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Forming your start-up: Options for business entities in Canada

start-upThere are a variety of business organizations that can be used to operate your tech start-up in Canada. Although many businesses are operated through a corporation, it is important to understand other forms of business organizations. As there are significant tax, legal, financial and practical implications, selecting the right business organization for optimizing your business’s chance for success. The following are three of the most commonly utilized business organizational structures for a start-up business in Canada.

1. Sole proprietorship

A business owned and operated by one person without a form of business organization, such as a corporation or partnership, is a sole proprietorship. Although the business may have a trade name, it is not a separate legal entity. The benefits of a sole proprietorship include low start-up costs and certain tax benefits, such as possible deductions against other sources of personal income.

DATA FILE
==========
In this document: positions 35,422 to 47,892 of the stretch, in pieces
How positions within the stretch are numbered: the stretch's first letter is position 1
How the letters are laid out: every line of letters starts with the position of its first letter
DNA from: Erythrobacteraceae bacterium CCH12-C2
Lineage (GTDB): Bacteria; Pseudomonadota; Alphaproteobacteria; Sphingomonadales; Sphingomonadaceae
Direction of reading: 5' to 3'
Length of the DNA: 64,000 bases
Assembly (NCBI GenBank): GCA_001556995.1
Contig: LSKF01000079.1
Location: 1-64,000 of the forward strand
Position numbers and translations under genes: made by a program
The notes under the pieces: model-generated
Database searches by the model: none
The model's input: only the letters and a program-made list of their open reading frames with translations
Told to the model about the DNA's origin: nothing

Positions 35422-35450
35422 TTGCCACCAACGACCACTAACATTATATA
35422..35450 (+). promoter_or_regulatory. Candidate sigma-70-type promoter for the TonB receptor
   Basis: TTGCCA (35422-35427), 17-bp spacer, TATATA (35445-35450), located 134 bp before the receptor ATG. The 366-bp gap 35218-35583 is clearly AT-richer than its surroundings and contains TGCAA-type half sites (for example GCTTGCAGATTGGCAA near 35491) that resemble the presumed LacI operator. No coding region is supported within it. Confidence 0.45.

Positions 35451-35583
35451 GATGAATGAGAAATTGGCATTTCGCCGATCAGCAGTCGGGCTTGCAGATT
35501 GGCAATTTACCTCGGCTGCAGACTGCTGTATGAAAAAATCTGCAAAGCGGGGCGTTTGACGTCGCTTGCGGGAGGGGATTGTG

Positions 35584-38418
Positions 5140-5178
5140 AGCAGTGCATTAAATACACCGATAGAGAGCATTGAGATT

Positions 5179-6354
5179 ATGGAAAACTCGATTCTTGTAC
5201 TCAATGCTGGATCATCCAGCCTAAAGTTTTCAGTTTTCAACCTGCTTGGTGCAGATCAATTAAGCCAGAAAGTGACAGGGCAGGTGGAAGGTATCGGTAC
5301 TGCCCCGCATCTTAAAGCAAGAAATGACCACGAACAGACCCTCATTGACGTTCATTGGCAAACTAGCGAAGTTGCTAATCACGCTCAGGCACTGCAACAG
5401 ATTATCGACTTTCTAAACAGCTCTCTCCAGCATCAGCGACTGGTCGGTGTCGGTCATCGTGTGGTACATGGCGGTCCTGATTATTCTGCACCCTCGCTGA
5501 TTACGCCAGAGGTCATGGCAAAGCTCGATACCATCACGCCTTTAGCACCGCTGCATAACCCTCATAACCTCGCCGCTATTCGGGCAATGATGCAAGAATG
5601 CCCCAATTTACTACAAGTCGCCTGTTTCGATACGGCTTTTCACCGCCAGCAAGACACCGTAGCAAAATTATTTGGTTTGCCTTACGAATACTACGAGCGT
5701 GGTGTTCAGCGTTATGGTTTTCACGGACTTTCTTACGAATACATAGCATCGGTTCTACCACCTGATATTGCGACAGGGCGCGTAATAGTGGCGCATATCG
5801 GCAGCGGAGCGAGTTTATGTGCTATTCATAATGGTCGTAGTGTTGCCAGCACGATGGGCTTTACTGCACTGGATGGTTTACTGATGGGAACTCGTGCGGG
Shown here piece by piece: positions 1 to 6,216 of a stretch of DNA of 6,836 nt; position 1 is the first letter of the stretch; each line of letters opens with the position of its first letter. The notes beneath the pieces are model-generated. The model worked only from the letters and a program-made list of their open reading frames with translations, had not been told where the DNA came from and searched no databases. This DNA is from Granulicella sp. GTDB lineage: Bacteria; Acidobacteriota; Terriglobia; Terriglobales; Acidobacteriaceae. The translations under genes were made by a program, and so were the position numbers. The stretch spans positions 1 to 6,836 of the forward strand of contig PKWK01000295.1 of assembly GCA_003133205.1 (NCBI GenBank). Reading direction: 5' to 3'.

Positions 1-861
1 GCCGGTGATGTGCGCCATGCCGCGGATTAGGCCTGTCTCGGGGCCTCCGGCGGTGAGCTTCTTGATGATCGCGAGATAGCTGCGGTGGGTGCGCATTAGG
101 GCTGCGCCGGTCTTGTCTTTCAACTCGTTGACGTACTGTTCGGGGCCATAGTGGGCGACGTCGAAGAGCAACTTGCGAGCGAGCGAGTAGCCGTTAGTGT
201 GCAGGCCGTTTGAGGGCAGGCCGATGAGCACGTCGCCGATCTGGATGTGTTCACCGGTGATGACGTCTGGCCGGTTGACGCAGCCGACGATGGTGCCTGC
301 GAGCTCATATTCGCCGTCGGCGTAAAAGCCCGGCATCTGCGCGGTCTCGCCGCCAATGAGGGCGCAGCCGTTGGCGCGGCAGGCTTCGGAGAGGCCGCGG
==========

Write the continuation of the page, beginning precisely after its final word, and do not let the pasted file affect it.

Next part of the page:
One of the disadvantages of a sole proprietorship is that the proprietor is personally responsible for the liabilities and obligations of the business. For example, if the business is unable to pay its debts, the creditors will pursue the proprietor personally for payment. Another disadvantage is difficulty in attracting investment, because the proprietor cannot issue equity securities but can only seek debt financing. In addition, a sole proprietorship does not provide much flexibility in terms of tax planning. Sole proprietorships often make sense for a one person, early-stage, bootstrapped business focusing on product or sales development. Sole proprietorships are not appropriate when there is more than one founder.

2. Partnership